We have just learned that solar panel manufacturer SolarWorld has announced a recall involving 1.3 million solar panels sold in the U.S. since June 2011. According to the Notice filed with the Consumer Products Safety Commission:
SolarWorld solar panels installed with bare-copper grounding lugs can corrode which could result in a faulty ground circuit, posing an electric shock, electrocution or fire hazard.
Behind the Headline
So what exactly is the issue here? All metal components of a solar power system—such as the frames of the solar panels and the rails to which they are attached—are supposed to be grounded. There are many ways that can be done, but one common method is to attach a copper lug to the panel frame and run a copper grounding wire from lug to lug and ultimately to ground. The problem arises from the fact that copper grounding lugs come in two varieties: bare copper and "tinned" copper, that is copper with a coating of tin.
|Bare copper grounding lugs
||"Tinned" copper grounding lugs
If the installer used a bare copper lug, it could cause corrosion to form between the panel frame and the lug. That corrosion could prevent the ground from being effective, which could result in the potential problems highlighted in the CPSC notice.
In other words, while this is a potential problem and systems should be inspected to insure that the proper, "tinned" lug was used, the recall does not involve the safety of the solar panels themselves. Moreover, the fix, if required, is straightforward (even if potentially time consuming): simply replace the improper lugs with proper ones.
Who Used the Panels?
While the recall notice refers to 1.3 million panels in the U.S., we wanted to get a sense of how many of these panels have been installed in California, and, more specifically, in the Run on Sun service area. To get a handle on that we turned to two familiar data sources: CSI data (showing installs in SCE, PG&E and SDG&E territories) and LADWP data. Given that LADWP requires the use of grounding lugs (as opposed to WEEBs), there is an even higher probability that SolarWorld systems in LADWP territory used a grounding lug.
The CSI data shows just how widespread this issue could be. More than half a million SolarWorld panels have been installed in CSI territories, accounting for over 6,500 different installations, installed by more than 500 different companies! How many of those companies are still in business is anybody's guess. In SCE territory alone, 186,000 SolarWorld panels were installed at 3,125 different projects, by nearly 300 different companies.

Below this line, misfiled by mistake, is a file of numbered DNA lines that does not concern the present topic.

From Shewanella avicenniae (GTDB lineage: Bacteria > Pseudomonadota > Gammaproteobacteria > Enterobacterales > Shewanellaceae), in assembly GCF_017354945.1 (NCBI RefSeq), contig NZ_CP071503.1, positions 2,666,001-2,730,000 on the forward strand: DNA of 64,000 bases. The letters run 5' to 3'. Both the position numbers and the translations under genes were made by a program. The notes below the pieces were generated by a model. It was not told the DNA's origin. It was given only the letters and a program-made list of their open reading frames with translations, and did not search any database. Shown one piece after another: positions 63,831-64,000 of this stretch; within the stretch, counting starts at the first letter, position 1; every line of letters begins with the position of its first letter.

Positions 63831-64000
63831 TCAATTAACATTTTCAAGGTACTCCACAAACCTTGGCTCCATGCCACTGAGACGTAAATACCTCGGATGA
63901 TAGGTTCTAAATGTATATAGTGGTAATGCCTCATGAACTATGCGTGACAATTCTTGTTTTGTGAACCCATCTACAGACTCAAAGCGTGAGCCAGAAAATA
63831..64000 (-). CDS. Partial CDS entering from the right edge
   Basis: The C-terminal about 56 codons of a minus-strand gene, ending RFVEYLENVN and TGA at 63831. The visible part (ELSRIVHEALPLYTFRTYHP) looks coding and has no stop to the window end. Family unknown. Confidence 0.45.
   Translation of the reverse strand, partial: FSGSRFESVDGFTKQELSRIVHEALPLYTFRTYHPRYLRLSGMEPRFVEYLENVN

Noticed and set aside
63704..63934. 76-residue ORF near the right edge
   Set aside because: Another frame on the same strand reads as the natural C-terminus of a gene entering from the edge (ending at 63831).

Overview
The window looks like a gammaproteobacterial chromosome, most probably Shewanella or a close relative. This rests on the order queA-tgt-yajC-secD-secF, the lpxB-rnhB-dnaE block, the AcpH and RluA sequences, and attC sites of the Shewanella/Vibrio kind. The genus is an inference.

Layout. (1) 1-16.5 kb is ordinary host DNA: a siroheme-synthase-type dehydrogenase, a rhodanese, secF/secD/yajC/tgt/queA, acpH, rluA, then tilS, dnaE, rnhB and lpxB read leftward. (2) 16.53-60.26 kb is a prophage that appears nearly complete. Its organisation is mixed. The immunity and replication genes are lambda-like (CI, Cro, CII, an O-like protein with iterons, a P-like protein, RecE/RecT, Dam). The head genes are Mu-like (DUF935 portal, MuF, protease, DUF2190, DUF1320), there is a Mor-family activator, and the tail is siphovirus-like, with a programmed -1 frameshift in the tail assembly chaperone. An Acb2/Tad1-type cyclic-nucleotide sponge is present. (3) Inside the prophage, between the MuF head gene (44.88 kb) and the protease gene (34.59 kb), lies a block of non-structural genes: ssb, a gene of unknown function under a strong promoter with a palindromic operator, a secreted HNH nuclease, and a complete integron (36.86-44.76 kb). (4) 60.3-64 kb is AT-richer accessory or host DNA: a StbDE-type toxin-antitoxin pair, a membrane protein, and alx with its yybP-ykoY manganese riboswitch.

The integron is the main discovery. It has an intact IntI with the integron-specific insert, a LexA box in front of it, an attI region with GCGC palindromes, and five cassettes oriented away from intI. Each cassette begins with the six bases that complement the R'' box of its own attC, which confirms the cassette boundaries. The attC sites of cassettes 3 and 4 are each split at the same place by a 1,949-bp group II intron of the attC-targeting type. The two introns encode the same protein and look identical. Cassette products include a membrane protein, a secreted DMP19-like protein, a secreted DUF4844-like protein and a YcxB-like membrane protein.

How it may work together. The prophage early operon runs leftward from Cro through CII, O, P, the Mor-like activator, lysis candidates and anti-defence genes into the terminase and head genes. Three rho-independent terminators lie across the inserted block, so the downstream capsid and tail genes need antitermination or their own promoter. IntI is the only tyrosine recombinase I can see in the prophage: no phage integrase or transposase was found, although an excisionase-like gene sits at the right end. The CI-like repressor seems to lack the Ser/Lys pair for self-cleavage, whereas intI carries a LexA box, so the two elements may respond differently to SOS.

The installers with by far the greatest number of SolarWorld panels installed are Shorebreak Energy Developers (43,242 panels installed at 46 different projects) and Chevron Energy Solutions (20,464 panels at 15 projects). In terms of having the greatest number of projects, six companies have 100 or more projects, and the winners there are: A1 Solar Power, Inc. (217 projects), Titan Construction and Solar (202), Natural Energy (186), Contact Electric (174), Future Energy Corporation (124) and TLP Electric Integrations (103).
The LADWP data is, not surprisingly, somewhat more opaque. For example, they do not track how many solar panels are installed on a given project so we cannot determine the total number of SolarWorld panels that have been installed. We do know that there are some 759 projects overall where SolarWorld panels were used, and more than 100 different installers were involved. Three of those installers were responsible for fifty or more projects, they are: A1 Solar Power, Inc. (120 projects), Sungate Energy Solutions (76) and American Solar Solutions (67). Looks like the folks at A1 Solar Power are going to be busy!
What to Do?
If you are the owner of a SolarWorld installation, you will want to contact your installer and see what they are willing to do. At a minimum, they should be willing to come out to your site, free of cost, and verify that the proper lugs were used. Even if it were the company's policy to always use "tinned" lugs, a system owner should not rely on those assurances since install crews have been known to substitute whatever is available at the local hardware store in order to complete the project and move on to the next.
If your installer is no longer in business, or is unwilling to come out and verify that your system is safe, you should contact SolarWorld themselves directly. They have established a toll-free number to call: 877-360-1787, M-F from 9 a.m. to 6 p.m.